Japan's number one extreme reality show is having it's first all-American special! Six lucky contestants, chosen from thousands of applicants, will have the chance to win millions of ... See full summary »
Sarah Joslyn Crowder,
Tony Curtis Blondell,
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Adam Henry Garcia
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Ever seen the show "Survivor" and wished they would just start killing each other?? Series 7 literally gives its contestants the guns. The film is not merely a satire on reality TV. It is an example of just how far people will shamelessly go for fame. 6 contenders are pitted against each other in a no holds barred, kill or be killed contest. The reigning champ is Dawn, a hard-nosed, mother-to-be. We go back and forth between Dawn and the other 5 contenders to see if someone can dethrone Dawn and become the new Champion. What is the prize? How are the contestants picked? These questions are not as important as asking yourself how shameless has our society become? Written by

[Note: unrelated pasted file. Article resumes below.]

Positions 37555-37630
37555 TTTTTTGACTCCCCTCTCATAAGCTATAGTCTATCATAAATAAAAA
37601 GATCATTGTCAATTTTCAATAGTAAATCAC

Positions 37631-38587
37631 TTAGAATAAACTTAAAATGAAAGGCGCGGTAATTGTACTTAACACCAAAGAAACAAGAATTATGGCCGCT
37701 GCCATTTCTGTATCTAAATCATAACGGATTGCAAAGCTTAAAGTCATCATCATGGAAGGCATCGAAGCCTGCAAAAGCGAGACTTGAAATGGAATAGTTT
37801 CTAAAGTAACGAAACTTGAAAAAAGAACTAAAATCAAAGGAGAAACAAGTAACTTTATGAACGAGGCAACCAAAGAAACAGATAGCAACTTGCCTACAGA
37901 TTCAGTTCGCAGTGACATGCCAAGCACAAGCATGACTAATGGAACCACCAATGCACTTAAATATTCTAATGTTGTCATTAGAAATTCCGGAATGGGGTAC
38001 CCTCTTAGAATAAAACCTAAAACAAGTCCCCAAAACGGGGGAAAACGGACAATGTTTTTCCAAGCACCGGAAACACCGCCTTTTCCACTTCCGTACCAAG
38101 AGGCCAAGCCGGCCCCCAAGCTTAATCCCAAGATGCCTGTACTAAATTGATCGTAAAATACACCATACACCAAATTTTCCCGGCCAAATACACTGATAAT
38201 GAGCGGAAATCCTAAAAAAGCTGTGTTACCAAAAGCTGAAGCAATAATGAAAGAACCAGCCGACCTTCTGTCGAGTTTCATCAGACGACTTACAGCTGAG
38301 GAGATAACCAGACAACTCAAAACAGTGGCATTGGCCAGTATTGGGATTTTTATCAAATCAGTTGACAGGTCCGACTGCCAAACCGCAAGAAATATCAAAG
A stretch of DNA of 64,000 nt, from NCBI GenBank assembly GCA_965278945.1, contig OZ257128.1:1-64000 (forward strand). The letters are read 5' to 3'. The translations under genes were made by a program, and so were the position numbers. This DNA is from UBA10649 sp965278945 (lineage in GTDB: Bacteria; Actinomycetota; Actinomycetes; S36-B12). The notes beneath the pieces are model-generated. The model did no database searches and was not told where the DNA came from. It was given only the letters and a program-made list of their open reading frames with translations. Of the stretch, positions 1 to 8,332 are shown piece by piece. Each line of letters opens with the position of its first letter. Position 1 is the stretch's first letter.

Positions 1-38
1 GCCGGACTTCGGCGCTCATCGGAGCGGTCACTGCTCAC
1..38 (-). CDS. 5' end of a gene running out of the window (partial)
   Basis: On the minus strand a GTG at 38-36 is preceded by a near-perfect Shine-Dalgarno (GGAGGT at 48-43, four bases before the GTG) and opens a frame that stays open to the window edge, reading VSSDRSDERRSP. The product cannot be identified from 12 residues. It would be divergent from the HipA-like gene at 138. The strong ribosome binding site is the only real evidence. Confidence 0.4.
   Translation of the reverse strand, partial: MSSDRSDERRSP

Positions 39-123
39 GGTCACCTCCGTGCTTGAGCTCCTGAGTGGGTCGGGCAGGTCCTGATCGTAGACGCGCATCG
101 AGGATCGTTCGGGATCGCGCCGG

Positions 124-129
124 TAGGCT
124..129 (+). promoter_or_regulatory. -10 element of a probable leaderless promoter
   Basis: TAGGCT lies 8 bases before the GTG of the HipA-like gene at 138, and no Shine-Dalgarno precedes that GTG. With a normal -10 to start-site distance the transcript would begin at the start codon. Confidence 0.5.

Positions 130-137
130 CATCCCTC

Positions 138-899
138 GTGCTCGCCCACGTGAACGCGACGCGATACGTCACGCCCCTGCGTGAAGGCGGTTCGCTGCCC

Jeff Mellinger <email@example.com>
Writer/Director Daniel Minahan's childhood friend, Dawn Lagarto, is given a "Special Thanks" credit. He originally wrote the story using her name for the main character. When it came time to start filming the producers had legal concerns regarding the use of a real person's name, but actress Brooke Smith felt an affinity for the name and wanted to retain it for her character. Minahan called the real Dawn Lagarto and got her blessing to use the name. The real Dawn Lagarto is not an unwed mother, has never participated in a reality TV series, and has never killed anyone. See more »
The truck Tony drives off with the baby in is a Ford Ranger (a mid-size truck). The stock footage of a chase from a helicopter shows a truck that is supposed to be Tony's, but is now a full-sized Chevy. Back in the close-ups, it's a Ford Ranger again. See more »
I've got nothing to live for, but I don't wanna die.
See more »
After the title credits, a warning appears "Due to the graphic nature of this program, viewer discretion is advised." See more »
Written and Performed by Eli Janney and Julie Stepanek
Published by Action Collar Music/EMI/Blackwood Music/BMI
Copyright 2000 Geffen Records;
Girls Against Boys appears courtesy of Geffen Records See more »
Effective and sick satire, but not exactly for everyone